Japan's magnificent sevens stun New Zealand

Kazushi Hano of Japan scoring a try during his side's 14-12 win over New Zealand while being tackled by Rieko Ioane. New Zealand coach Gordon Tietjens believes this result shows the gap between both teams has narrowed considerably.
Kazushi Hano of Japan scoring a try during his side's 14-12 win over New Zealand while being tackled by Rieko Ioane. New Zealand coach Gordon Tietjens believes this result shows the gap between both teams has narrowed considerably.PHOTO: REUTERS

RIO DE JANEIRO • Japan upset the odds with a thrilling upset over New Zealand in their opening rugby sevens match on Tuesday as All Blacks star Sonny Bill Williams suffered a tournament-ending Achilles tendon injury.

The Brave Blossoms' shock 14-12 victory echoed their famous victory over South Africa in the 15-a-side World Cup last year, the biggest shock the sport has ever seen.

"It's unbelievable, you never see a minnow team come here and beat a team supposed to be a gold medal contender," said Japan's New Zealand-born playmaker Lomano Lemeki.

There was worse news to come for New Zealand as Williams was ruled out of the rest of the Olympics with a partial Achilles rupture and replaced in the 12-man squad by Sione Molia. Joe Weber was also ruled out with a shoulder injury.

New Zealand coach Gordon Tietjens said his squad, who play Britain in their final pool match today, was "obviously depleted".

"It's devastating for Sonny, to lose him so early in the tournament, and Joe Weber, both influential players as well," Tietjens said.

ANYONE CAN BE BEATEN

That's sevens rugby, the gap has closed considerably and if you're not up for it on the day, you'll be beaten.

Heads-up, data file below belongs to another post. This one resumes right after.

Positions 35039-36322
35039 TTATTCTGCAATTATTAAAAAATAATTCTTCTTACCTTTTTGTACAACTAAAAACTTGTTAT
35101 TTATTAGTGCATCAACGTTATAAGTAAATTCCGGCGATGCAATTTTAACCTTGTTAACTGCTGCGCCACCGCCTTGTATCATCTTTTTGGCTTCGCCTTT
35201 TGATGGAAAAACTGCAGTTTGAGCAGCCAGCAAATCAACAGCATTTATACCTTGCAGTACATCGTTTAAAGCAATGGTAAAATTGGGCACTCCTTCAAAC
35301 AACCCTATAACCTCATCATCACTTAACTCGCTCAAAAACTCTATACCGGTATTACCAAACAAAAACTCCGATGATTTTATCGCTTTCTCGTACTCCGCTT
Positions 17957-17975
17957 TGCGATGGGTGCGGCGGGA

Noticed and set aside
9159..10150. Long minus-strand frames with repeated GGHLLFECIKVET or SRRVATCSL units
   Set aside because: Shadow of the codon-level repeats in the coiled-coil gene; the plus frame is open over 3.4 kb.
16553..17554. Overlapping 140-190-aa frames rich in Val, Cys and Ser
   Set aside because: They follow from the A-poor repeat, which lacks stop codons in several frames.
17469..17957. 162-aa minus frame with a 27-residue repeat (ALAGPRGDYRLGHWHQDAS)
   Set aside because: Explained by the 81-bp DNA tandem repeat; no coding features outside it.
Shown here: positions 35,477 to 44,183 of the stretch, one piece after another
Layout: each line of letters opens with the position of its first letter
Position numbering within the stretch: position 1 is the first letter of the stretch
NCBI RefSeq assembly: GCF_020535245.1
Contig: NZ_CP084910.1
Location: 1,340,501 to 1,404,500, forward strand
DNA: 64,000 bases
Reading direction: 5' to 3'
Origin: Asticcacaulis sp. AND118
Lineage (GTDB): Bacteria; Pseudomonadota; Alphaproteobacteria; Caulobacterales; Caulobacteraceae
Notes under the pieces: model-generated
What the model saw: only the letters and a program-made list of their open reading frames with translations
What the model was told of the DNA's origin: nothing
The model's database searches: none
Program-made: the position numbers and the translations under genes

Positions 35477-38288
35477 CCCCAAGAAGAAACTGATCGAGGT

GORDON TIETJENS, New Zealand rugby sevens coach, on being beaten by Japan.

"Sonny Bill's a great professional, he's very infectious, he certainly helps the younger players and has a great work ethic. It's such a shame because he's got to understand the game of sevens so well. He's absolutely shattered."

However, Tietjens was magnanimous in defeat, showering the Japanese with praise.

"It was disappointing, it's obviously the first time Japan have beaten us," he said. "But that's sevens rugby, the gap has closed considerably and if you're not up for it on the day, you'll be beaten."

New Zealand rebounded to beat Kenya 28-5 in their second pool match to set up a crunch game against unbeaten Britain today.

The British team beat Kenya 31-7 before edging Japan 21-19 to top Pool C.

Two-time defending World Sevens Series champions Fiji and South Africa also finished unbeaten in an enthralling day of high-octane action at a packed, sun-kissed Deodoro Stadium.

Fiji saw off Brazil (40-12) and Argentina (21-14) to top Pool A, while the Blitzboks zeroed Spain (24-0) and France (26-0) to finish the day atop Pool B.

But the moment of the day belonged to Japan in their historic victory over the Kiwis.

"As we played on, the boys started to get more confident," said Lemeki."New Zealand started to struggle a bit there so we thought if we keep moving the ball around, the big guys would tire somewhere and they did.

"We've just shown that any team can win in sevens."

AGENCE FRANCE-PRESSE

A version of this article appeared in the print edition of The Straits Times on August 11, 2016, with the headline 'Japan's magnificent sevens stun New Zealand'. Print Edition | Subscribe